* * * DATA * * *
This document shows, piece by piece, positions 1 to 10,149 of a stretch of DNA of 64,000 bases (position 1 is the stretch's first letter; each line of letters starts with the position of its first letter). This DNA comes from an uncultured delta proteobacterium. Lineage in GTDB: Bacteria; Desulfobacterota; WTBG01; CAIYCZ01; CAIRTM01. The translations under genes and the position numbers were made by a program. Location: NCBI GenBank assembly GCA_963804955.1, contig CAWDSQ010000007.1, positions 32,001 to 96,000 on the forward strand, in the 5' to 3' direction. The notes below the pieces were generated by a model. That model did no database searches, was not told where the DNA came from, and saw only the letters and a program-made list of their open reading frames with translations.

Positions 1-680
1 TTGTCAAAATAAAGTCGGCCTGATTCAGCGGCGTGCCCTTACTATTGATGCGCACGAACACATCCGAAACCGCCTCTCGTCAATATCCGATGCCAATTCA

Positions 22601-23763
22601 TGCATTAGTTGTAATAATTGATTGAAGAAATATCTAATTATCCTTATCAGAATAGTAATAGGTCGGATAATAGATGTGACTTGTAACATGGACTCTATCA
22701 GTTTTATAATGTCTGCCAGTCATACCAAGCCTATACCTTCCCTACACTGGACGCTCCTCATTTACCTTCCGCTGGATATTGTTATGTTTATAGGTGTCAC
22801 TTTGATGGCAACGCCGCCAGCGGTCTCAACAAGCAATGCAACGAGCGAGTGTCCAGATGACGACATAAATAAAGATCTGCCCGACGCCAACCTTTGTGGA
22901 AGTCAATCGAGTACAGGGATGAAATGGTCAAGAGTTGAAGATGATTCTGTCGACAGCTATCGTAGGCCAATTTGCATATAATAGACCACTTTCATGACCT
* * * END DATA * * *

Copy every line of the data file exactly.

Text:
This document shows, piece by piece, positions 1 to 10,149 of a stretch of DNA of 64,000 bases (position 1 is the stretch's first letter; each line of letters starts with the position of its first letter). This DNA comes from an uncultured delta proteobacterium. Lineage in GTDB: Bacteria; Desulfobacterota; WTBG01; CAIYCZ01; CAIRTM01. The translations under genes and the position numbers were made by a program. Location: NCBI GenBank assembly GCA_963804955.1, contig CAWDSQ010000007.1, positions 32,001 to 96,000 on the forward strand, in the 5' to 3' direction. The notes below the pieces were generated by a model. That model did no database searches, was not told where the DNA came from, and saw only the letters and a program-made list of their open reading frames with translations.

Positions 1-680
1 TTGTCAAAATAAAGTCGGCCTGATTCAGCGGCGTGCCCTTACTATTGATGCGCACGAACACATCCGAAACCGCCTCTCGTCAATATCCGATGCCAATTCA

Positions 22601-23763
22601 TGCATTAGTTGTAATAATTGATTGAAGAAATATCTAATTATCCTTATCAGAATAGTAATAGGTCGGATAATAGATGTGACTTGTAACATGGACTCTATCA
22701 GTTTTATAATGTCTGCCAGTCATACCAAGCCTATACCTTCCCTACACTGGACGCTCCTCATTTACCTTCCGCTGGATATTGTTATGTTTATAGGTGTCAC
22801 TTTGATGGCAACGCCGCCAGCGGTCTCAACAAGCAATGCAACGAGCGAGTGTCCAGATGACGACATAAATAAAGATCTGCCCGACGCCAACCTTTGTGGA
22901 AGTCAATCGAGTACAGGGATGAAATGGTCAAGAGTTGAAGATGATTCTGTCGACAGCTATCGTAGGCCAATTTGCATATAATAGACCACTTTCATGACCT